Maxwell Library's Remembering Camillus project seeks interviewees

Quick - what was the name of the little store where your grandparents used to go for penny candy? You can't remember?

In the case that your grandparents are not around to tell you, wouldn't you wish that they had left a written or oral record of their memories?

This is the goal of Maxwell Library's Remembering Camillus oral history project. Interviewers are recording and archiving stories and reminiscences of community members to preserve the true history of the town. Modeled on National Public Radio's Story Corps, the program was started in 2008 with a grant to purchase digital recording equipment. People have shared their stories on subjects as diverse as the history of Little League in Camillus, memories of cherished friends, co-workers, and pastors, and daily life in a very different world.

The project is getting a boost this summer with help from Syracuse University intern Catherine Varonko. Varonko, a senior majoring in history and anthropology, will serve as Maxwell's oral history coordinator through August.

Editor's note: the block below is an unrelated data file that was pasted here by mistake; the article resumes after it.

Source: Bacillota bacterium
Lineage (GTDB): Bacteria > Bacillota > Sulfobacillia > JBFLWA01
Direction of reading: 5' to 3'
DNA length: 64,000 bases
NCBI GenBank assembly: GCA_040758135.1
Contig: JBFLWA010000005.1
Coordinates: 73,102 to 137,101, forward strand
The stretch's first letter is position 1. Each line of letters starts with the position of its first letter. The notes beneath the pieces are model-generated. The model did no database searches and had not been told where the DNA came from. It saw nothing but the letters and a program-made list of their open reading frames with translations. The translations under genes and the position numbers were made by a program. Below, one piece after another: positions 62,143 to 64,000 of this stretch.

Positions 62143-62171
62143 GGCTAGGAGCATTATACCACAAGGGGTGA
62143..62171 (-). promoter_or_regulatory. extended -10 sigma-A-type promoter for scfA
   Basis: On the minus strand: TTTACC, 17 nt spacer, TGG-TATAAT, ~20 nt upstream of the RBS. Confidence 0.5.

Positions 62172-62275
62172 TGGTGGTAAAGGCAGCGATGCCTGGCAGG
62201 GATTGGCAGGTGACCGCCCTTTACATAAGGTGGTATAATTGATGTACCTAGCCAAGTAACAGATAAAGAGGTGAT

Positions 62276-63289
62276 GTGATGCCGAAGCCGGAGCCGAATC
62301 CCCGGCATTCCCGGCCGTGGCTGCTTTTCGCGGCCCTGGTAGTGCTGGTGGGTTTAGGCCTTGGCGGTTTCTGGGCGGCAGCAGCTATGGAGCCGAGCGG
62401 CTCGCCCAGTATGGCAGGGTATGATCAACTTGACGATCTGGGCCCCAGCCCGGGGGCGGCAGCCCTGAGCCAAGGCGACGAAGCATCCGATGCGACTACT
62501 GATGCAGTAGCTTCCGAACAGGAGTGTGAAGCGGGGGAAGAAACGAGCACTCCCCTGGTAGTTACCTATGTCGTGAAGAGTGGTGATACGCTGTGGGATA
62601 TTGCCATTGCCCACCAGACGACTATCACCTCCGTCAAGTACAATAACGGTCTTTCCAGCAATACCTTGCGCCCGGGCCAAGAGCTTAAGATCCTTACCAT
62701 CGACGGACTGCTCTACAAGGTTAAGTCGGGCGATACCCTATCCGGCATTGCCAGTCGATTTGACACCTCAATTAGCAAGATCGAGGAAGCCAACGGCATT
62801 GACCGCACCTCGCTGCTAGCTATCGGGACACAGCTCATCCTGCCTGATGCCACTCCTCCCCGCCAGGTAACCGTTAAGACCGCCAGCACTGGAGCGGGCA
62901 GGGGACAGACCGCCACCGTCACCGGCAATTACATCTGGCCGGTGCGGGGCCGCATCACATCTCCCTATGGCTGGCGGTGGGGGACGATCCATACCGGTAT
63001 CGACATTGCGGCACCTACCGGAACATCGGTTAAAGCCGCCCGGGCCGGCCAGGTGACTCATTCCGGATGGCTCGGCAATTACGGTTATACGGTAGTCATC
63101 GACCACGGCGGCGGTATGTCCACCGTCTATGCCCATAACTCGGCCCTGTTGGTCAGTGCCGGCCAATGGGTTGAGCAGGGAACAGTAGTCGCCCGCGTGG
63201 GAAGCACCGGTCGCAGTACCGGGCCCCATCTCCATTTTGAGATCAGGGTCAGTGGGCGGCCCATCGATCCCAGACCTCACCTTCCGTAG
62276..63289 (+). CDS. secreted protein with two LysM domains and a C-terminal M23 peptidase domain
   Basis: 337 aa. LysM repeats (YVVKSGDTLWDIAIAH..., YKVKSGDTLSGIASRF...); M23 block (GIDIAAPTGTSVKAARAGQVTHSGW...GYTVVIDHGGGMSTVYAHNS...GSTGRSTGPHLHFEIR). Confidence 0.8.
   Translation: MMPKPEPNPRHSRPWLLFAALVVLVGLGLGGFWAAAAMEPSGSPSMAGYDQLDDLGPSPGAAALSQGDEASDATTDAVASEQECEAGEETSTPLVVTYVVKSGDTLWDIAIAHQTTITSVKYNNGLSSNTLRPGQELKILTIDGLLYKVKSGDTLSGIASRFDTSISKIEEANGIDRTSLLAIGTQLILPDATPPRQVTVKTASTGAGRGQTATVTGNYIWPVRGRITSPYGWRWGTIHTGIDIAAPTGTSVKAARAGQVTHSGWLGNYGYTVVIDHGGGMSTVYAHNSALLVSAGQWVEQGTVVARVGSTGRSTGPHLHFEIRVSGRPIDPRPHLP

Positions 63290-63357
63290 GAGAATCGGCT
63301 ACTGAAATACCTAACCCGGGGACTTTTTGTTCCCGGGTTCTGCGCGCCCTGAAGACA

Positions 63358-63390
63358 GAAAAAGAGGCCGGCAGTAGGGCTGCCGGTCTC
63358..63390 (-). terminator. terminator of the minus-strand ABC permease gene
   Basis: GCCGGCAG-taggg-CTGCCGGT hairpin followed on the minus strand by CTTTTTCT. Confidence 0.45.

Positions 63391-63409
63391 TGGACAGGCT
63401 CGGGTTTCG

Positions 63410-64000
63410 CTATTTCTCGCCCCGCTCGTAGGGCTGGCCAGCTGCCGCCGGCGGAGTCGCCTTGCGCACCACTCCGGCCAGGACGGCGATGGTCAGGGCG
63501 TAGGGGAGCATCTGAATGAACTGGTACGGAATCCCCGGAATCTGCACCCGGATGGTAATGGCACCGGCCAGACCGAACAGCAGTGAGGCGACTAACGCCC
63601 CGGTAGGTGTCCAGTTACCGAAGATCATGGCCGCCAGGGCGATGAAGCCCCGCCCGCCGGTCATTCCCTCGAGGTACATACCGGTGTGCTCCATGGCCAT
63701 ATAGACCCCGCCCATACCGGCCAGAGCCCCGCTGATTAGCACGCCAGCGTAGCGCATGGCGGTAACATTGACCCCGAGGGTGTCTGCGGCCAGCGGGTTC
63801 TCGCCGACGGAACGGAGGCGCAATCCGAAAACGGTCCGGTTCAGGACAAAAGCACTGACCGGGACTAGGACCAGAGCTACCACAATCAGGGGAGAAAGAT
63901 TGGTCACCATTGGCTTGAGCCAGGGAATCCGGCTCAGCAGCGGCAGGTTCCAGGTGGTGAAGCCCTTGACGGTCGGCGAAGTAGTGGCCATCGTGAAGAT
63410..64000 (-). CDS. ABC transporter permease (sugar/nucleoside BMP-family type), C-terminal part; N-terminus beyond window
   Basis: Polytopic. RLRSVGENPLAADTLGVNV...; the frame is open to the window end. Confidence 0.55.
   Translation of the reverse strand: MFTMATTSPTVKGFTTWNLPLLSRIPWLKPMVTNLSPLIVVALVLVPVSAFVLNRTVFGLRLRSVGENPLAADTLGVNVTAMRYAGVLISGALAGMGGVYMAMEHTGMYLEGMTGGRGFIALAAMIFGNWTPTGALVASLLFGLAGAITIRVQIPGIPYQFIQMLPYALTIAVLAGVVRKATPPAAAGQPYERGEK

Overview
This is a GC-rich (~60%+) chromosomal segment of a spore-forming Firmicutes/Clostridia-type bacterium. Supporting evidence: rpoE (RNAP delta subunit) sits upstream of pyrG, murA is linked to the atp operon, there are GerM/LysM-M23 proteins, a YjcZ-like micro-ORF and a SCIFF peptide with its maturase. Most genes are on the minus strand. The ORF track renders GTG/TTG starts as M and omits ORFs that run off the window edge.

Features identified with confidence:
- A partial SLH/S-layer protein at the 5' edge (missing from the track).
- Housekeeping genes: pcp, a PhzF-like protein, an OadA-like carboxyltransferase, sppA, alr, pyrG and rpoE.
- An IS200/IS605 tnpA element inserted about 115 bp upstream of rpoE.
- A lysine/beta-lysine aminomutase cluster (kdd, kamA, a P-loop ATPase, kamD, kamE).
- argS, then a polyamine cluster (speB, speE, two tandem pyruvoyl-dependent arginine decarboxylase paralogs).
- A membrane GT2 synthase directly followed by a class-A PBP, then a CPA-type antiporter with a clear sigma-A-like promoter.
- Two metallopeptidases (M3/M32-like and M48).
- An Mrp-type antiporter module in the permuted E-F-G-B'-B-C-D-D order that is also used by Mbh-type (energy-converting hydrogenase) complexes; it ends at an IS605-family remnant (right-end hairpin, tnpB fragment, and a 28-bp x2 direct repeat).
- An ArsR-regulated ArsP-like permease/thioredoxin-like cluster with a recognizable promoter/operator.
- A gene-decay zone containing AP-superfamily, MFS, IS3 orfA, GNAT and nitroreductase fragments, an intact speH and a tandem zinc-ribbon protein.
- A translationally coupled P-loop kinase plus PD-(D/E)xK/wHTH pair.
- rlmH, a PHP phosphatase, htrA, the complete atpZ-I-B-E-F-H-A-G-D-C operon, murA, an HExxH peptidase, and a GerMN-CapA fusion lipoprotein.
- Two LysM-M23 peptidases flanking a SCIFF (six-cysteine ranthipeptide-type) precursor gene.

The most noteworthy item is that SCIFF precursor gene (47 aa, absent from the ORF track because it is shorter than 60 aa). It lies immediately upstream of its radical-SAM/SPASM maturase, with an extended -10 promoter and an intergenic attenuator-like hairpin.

A native of Massachusetts, she knows first-hand the importance of preserving family memories. Her family immigrated from Russia and, like so many immigrants, strove to bury their European past.

"We didn't even know our real surname," Varonko said. "It was only after I studied Russian in high school and was able to read the Cyrillic letters on a grandparent's tombstone that we discovered the true spelling of our name."

Varonko is finding potential interviewees by reading old newspaper articles on Camillus, listening to previous interviews, and following leads and recommendations. She may contact you, by phone and/or letter. If she does, please consider joining the growing number of storytellers in Maxwell's archives.

Camillus resident Art Peterson answered the call. Peterson moved to Camillus more than 50 years ago, to work in the growing radio and television industry. At that time, he began carving scenes and statues out of wood. In his interview, Peterson spoke about building his new house in Camillus, working in radio and television, and growing as a carving artist.

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